The friend, who recently moved from Tucson to New York, declined a request for an interview because she worried that the publicity might cause trouble for her customers. As she put it, “we want to help the cause, but we have thousands of people who need us for their pain ‘meds.’”

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Gabriel Raffai, 41, with Abraxas, 1, purchases kratom from the vending machine. Raffai takes kratom for pain management after breaking his leg and being on opiates for over two years. Ilana Panich-Linsman for STAT

‘False hope’ in tidy green bags?

Kamren Alexander is one of those people. “I originally got on the kratom kick because I was a heroin addict and I needed to stop doing heroin, and that helped me do that without using Suboxone or methadone or anything,” he said.

He started with little liquid vials of kratom concentrate that he bought from a head shop. That was six years ago. Then last year, he relapsed, and ended up back on heroin for months before using kratom to wean himself off opioids for the second time.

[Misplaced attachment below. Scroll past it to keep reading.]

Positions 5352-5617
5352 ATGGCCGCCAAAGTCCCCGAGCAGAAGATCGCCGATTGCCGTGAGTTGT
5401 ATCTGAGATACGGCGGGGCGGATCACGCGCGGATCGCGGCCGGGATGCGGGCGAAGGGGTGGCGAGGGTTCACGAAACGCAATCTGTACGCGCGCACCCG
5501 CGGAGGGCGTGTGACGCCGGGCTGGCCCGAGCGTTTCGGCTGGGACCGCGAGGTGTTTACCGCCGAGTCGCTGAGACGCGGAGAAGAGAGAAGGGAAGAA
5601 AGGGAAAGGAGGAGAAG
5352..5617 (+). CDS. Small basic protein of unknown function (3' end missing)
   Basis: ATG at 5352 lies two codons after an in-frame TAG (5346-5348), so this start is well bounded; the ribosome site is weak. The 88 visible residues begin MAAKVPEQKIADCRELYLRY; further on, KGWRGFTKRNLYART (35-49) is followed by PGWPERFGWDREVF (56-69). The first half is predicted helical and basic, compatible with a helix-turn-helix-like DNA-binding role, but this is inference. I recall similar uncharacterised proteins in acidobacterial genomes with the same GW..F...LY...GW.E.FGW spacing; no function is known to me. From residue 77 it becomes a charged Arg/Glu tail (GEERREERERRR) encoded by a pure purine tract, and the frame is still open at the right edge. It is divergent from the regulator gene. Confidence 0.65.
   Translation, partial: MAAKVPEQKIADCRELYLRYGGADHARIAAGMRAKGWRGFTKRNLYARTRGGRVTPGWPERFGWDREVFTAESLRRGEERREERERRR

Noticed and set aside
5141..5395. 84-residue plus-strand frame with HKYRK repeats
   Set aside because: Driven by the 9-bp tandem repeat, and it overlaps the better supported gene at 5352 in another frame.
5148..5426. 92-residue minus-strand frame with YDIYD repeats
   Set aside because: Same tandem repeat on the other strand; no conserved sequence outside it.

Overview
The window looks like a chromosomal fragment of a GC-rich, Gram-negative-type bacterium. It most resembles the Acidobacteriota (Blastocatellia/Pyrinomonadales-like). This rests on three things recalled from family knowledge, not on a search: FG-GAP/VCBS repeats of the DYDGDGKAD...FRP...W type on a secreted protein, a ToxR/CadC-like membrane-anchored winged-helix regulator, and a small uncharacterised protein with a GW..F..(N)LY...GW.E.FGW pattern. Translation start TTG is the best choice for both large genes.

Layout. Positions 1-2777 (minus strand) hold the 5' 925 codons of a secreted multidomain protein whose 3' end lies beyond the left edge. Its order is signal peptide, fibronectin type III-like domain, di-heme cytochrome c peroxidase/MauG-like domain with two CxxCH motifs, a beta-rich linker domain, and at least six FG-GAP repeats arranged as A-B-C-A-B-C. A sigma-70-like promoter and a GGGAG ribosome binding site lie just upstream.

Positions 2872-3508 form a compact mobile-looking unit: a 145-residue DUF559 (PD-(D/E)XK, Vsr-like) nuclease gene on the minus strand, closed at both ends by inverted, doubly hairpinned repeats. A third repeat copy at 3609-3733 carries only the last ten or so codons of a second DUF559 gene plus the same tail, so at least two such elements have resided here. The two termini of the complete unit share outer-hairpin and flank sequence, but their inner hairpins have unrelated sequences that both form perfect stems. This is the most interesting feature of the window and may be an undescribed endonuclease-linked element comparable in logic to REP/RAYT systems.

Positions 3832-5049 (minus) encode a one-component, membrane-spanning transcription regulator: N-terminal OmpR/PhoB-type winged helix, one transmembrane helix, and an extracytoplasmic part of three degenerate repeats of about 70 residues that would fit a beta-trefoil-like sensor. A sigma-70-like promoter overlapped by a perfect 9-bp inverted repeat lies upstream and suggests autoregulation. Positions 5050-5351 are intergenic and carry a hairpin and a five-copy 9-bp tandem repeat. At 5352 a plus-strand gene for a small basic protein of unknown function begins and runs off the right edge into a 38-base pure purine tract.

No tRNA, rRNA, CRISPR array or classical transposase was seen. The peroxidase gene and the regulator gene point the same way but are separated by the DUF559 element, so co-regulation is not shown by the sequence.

Relapsing is just one of the things that toxicologists and physicians worry about when it comes to kratom.

Dr. Mazda Shirazi first heard about the machine a year ago, when a patient of his started to show signs of liver toxicity after using kratom from the machine every day. Shirazi wanted to see what this vending machine was selling, so he went over, had a cheese steak, and took a look for himself. He didn’t buy any of the product for chemical testing, and so couldn’t be sure that this was the culprit in his patient’s liver issues, but the machine still worries him.

“To give false hope that you can go buy some tea, some herbal remedy, and that will allow you to get off the addiction, I think it actually prolongs the addiction cycle and puts the patient in a dangerous situation, whereas by getting help they might be better off,” said Shirazi, who is the medical director of the Arizona Poison and Drug Information Center at the University of Arizona’s College of Pharmacy.